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    And we wonder why middle eastern nations (Iran, Iraq, Afghanistan, Palestinians et al) and African nations and SE Asian nations have NO concept of democracy and balk at what we propose.

    We've had 800 years to develop it. They haven't had 2 years yet.
     
  7. ChurchBoy

    ChurchBoy
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    Dr. Bob Griffin,

    You bring up an interesting point that's been on my mind for a while. In Islam there is no concept of separation of church and state. What if Iraq wants to set up a theocracy? Would the US allow it? If not, then the Iraqi people are not given the choice of self deterimination.
     
  8. ChurchBoy

    ChurchBoy
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    Here is a part of the Magna Carta:

    In the first place we have granted to God, and by this our present charter confirmed for us and our heirs forever that the English Church shall be free, and shall have her rights entire, and her liberties inviolate; and we will that it be thus observed; which is apparent from this that the freedom of elections, which is reckoned most important and very essential to the English Church, we, of our pure and unconstrained will, did grant, and did by our charter confirm and did obtain the ratification of the same from our lord, Pope Innocent III, before the quarrel arose between us and our barons: and this we will observe, and our will is that it be observed in good faith by our heirs forever. We have also granted to all freemen of our kingdom, for us and our heirs forever, all the underwritten liberties, to be had and held by them and their heirs, of us and our heirs forever.

    Hmm....These phrases have a familiar ring to them. I wonder how much influence the Magna Carta have in the writing of the US Constitution?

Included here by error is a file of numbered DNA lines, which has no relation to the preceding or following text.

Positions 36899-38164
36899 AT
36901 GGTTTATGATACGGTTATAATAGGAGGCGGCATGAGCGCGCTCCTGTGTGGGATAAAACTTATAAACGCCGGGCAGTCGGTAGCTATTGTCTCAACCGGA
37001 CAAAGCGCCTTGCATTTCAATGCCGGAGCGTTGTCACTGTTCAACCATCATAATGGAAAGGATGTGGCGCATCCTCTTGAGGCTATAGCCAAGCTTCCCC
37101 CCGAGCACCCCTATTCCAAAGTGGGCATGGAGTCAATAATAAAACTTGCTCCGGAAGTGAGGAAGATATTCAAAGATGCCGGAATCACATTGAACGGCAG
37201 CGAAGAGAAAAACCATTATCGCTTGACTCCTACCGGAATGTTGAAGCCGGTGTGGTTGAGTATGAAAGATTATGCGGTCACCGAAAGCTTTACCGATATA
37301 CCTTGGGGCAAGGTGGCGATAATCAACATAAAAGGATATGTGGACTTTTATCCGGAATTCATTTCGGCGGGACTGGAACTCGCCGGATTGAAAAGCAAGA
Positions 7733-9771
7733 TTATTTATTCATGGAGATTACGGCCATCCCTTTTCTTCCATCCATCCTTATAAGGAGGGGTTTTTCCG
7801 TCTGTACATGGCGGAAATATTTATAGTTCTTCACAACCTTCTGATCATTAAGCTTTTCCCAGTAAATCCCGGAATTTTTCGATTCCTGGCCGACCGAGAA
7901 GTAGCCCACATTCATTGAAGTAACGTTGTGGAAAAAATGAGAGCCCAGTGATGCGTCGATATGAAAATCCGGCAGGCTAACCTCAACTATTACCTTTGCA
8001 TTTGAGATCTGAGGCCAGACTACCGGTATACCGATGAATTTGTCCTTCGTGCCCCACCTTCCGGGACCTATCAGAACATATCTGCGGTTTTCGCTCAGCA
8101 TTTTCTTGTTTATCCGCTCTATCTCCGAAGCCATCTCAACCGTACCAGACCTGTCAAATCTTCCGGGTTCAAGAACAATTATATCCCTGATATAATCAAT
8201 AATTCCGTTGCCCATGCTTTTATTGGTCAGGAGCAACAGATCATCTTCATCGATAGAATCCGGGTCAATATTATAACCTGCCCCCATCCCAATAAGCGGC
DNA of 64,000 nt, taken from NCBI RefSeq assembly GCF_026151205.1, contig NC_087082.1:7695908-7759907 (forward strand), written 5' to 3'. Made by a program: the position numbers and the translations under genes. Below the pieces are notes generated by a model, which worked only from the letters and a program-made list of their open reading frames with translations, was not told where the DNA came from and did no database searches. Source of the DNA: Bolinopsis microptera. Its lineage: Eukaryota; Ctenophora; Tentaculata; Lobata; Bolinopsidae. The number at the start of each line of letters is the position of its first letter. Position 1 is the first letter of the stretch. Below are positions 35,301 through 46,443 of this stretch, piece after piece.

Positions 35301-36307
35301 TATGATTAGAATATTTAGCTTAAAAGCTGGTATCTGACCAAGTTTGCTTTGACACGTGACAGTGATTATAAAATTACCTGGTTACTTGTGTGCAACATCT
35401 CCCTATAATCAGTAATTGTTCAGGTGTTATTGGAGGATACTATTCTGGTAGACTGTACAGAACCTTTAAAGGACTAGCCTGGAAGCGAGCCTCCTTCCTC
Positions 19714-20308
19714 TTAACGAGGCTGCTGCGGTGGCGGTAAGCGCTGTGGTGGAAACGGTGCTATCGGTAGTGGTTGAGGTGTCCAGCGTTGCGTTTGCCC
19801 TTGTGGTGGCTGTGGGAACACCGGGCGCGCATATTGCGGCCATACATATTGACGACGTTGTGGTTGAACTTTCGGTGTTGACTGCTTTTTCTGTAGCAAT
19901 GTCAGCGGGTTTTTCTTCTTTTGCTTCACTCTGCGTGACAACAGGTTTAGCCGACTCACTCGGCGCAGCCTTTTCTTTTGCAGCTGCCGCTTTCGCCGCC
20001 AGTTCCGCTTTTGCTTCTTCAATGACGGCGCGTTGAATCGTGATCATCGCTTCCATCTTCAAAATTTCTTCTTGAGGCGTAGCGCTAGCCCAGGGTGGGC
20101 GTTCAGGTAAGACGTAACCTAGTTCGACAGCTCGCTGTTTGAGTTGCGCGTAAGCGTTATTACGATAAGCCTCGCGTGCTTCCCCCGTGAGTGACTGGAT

9. Squire Robertsson

    Squire Robertsson
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    Matt, there is only one non-Common Law jurisdiction in the United States. The State of Louisiana operates under the Code Napoleon (its territory was added to the US as part of the Louisiana Purchase) as adapted for use under the US Constitution. As for the Gitmo situation, a principle was established during one of the Hatian refugee crisis. This crisis occured IIRC during the mid 90s. The Hatians were taken off their leaky and in some cases half sunken boats and interned at Guantanamo Bay by US Naval and Coast Guard vessals. When they applied for asylum, the Courts found that the US Naval Base on Guantanamo Bay was on sovereign Cuban territory, held by the US under a perpetual lease. Hence, it is a Constitutional black hole. So, while the Base is under US control, it is not US territory for purposes of the application of Constutional rights and Federal civil laws. (How's that for a quick and dirty summation of pages of court opinion?)
    That being said, the way the matters are being handled there do not exhibit the best or highest traditions of American jurisprudence. Just because a course of action is expedient and can be legally taken, doesn't mean, it is the best course of action to take.
     
  10. The Galatian

    The Galatian
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    John was probably a much better king than he is generally given credit for.

    He comes off much better than his violent (and homosexual) brother, Richard the Lionheart.

    The Robin Hood legends pretty much ruined any chance of a good rep for him.